Ulises Farinas is one of the best artists working today that you may not know of. Or, if you do, you’re not talking about his work nearly often enough.
That’s not an overstatement, mind you; if anything I’m underselling it. Farinas comes from the same school of thought of artists as Geoff Darrow and Moebius, artists with an acute and impeccable sense of design and world building so intense that negative space seems practically taboo. Looking through Farinas’ work is often like playing a game of Where’s Waldo where you don’t even know what Waldo it is you’re looking for; you’re just hunting for treasure like diamonds out of a mine, and it’s always worth the time and effort spent.
There’s been a lot of discussion in comics lately about art, in that we don’t discuss it often enough. We don’t inherently disagree here at Multiversity, even with our annual Artist August feature, but it’s nice that there are guys like Ulises Farinas around who are producing art that we very much want to talk about — art that demands attention and study and thought and reactions, art that is easy to get lost in and fear that you may never find your way out.
Because Ulises Farinas is just plain fucking awesome.
We’ll have more to show about why in the art feature going live later today, but for now read on as we chat with Ulises about art, Legos, Catalyst Comix and more. (Don’t worry — there’s art in there too.)
We start with my favorite question to annoy people with: Ulises, why comics?
Ulises Farinas: I like to tell stories, I draw better than I write, and I don’t like to work with other people that much. Drawing comics means I can mostly stay to myself without relying on someone else to tell the stories I wanna tell. That said, collaborating with a writer is something I’m most comfortable with, so I enjoy that arrangement.
What is your history with comics? Where did you first come to them as a fan?
UF: I didn’t read comics to often as a kid, I’d buy one here and there, but didn’t follow any particular character. When I was a teenager I got more into them. I was a much bigger fan of children’s books, and still am. My first comic I really enjoyed was Paul Chadwick’s “Concrete,” who I’ve recently had a chance to work with, designing a cover for an anthology series called “Amazing Forest” I’m writing with Erick Freitas, debuting this fall from MonkeyBrain Comics.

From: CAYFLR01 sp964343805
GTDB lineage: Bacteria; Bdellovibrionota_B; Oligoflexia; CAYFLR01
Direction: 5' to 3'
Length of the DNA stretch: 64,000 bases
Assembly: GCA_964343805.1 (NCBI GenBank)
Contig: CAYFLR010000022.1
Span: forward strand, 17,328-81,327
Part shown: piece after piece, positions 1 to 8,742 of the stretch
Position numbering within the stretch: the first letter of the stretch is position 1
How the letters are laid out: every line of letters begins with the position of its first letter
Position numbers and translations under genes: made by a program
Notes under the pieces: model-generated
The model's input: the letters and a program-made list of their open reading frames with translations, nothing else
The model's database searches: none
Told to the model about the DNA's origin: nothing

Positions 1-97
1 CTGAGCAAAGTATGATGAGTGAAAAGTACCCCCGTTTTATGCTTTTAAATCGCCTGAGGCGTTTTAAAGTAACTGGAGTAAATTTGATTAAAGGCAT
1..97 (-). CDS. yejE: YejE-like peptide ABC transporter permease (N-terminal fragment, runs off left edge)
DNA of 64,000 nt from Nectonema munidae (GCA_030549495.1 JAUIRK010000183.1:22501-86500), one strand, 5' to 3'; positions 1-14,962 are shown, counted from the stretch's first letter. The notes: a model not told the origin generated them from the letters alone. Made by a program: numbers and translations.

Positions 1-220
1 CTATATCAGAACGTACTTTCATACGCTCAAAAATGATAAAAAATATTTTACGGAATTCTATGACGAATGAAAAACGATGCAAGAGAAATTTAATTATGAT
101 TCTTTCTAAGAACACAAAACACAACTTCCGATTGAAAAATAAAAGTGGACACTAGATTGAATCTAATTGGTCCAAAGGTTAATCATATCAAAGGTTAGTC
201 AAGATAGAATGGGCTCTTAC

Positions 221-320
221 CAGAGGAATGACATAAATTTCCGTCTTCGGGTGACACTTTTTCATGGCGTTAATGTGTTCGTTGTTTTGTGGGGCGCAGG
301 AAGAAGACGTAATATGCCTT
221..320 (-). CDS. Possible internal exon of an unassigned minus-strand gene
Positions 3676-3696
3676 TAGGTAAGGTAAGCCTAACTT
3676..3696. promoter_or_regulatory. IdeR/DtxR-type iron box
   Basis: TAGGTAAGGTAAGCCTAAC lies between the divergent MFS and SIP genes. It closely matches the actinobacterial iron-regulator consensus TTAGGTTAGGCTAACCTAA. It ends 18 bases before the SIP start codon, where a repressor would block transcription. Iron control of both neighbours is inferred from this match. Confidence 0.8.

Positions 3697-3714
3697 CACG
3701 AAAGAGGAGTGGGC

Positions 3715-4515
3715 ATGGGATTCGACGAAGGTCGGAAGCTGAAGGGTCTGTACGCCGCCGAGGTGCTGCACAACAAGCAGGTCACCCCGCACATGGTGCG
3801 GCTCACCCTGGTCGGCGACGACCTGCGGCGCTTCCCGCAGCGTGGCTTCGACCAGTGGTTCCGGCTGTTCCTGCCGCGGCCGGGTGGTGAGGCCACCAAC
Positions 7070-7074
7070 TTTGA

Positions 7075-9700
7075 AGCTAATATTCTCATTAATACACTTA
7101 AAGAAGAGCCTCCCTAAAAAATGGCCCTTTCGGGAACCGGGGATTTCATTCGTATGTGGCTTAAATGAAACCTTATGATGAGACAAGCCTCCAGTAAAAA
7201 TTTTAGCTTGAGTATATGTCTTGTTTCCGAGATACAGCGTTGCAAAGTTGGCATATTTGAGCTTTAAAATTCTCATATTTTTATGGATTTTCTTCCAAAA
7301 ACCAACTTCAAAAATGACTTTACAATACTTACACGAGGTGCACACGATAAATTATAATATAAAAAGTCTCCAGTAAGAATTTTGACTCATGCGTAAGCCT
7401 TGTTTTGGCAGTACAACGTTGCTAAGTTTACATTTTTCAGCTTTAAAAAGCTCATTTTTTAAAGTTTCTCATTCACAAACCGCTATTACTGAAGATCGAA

What is your background as an illustrator? What made you want to get into comics as an artist?
UF: I don’t really draw comics cause I like them any more than other types of fiction. I just prefer to draw my stories than write them out.
I went to the School of Visual Arts, but eventually dropped out. If you want to spend 4 years going to school and leave with 45 minutes of valuable learning, then art school is the way to go. Otherwise, going to college to learn comics is like going to college to learn how to make a grilled cheese. They’ll accept you and pretend the only ingredient you need for four years is white bread. You’ll discover cheese and butter once you graduate.
One thing I notice about your artwork is that it seems very detail oriented, especially in pin-ups, in regards to the architecture. How do you develop your layouts and decide how to populate them with so much madness?
UF: I usually will sketch out a floor plan of whichever building some characters are hanging out in. This makes it easy to keep track of who’s standing next to who, and what they are doing. Grid-paper helps a lot with that.
In going over your work so far, I can’t help but notice that no matter how much chaos or carnage is going on, your art always remains relatively playful in the face of it all (almost in a Saturday Morning Cartoon way, if that makes sense). Do you do this on purpose, or is it just a happy byproduct?Continued below
UF: Destruction gets boring after awhile. There’s only so much rubble I can draw before it’s all just tedious doodling. I guess all the whimsical details are how I keep myself interested. I did a drawing of a bunch of Iron Men fighting the Hulk, and I just drew puppies everywhere I had previously filled with rubble. Cause why not? Superheroes are silly, and honestly, there’s better writing in Saturday Morning Cartoon Superhero shows than in 99% of Superhero comics today. We should embrace that. Batman: The Animated Series‘ Joker is maybe one of the best Jokers there is. The Joker we get today has to rip off his face to be relevant.
The first time I ever came across your work, it was because of those amazing LEGO pieces you did. Can you talk about the inspiration for those, and how they all came together?
UF: Jay Z once said “If skills sold, truth be told, I’d prolly be, lyrically Talib Kwali.”